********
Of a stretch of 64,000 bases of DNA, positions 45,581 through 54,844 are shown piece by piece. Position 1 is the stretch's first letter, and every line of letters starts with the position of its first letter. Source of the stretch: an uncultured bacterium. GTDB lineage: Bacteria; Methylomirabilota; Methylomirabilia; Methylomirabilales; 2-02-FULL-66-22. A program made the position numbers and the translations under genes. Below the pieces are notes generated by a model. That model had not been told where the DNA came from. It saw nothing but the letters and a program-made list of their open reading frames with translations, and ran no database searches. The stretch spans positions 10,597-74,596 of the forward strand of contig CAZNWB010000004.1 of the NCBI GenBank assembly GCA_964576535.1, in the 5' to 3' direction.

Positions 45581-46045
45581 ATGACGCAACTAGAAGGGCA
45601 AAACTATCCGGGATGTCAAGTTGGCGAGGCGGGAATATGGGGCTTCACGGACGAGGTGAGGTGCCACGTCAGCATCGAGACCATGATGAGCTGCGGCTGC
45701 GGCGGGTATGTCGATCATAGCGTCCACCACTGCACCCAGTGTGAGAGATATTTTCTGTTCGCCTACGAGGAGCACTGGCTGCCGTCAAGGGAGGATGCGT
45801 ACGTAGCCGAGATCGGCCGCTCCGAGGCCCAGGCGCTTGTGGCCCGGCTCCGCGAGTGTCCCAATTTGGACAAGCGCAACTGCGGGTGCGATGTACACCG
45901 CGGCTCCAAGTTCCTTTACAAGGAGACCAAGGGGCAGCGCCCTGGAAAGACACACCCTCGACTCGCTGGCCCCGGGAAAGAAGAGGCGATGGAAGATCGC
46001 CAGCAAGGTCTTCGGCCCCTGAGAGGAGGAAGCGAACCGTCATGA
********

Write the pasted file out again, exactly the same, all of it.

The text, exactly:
Of a stretch of 64,000 bases of DNA, positions 45,581 through 54,844 are shown piece by piece. Position 1 is the stretch's first letter, and every line of letters starts with the position of its first letter. Source of the stretch: an uncultured bacterium. GTDB lineage: Bacteria; Methylomirabilota; Methylomirabilia; Methylomirabilales; 2-02-FULL-66-22. A program made the position numbers and the translations under genes. Below the pieces are notes generated by a model. That model had not been told where the DNA came from. It saw nothing but the letters and a program-made list of their open reading frames with translations, and ran no database searches. The stretch spans positions 10,597-74,596 of the forward strand of contig CAZNWB010000004.1 of the NCBI GenBank assembly GCA_964576535.1, in the 5' to 3' direction.

Positions 45581-46045
45581 ATGACGCAACTAGAAGGGCA
45601 AAACTATCCGGGATGTCAAGTTGGCGAGGCGGGAATATGGGGCTTCACGGACGAGGTGAGGTGCCACGTCAGCATCGAGACCATGATGAGCTGCGGCTGC
45701 GGCGGGTATGTCGATCATAGCGTCCACCACTGCACCCAGTGTGAGAGATATTTTCTGTTCGCCTACGAGGAGCACTGGCTGCCGTCAAGGGAGGATGCGT
45801 ACGTAGCCGAGATCGGCCGCTCCGAGGCCCAGGCGCTTGTGGCCCGGCTCCGCGAGTGTCCCAATTTGGACAAGCGCAACTGCGGGTGCGATGTACACCG
45901 CGGCTCCAAGTTCCTTTACAAGGAGACCAAGGGGCAGCGCCCTGGAAAGACACACCCTCGACTCGCTGGCCCCGGGAAAGAAGAGGCGATGGAAGATCGC
46001 CAGCAAGGTCTTCGGCCCCTGAGAGGAGGAAGCGAACCGTCATGA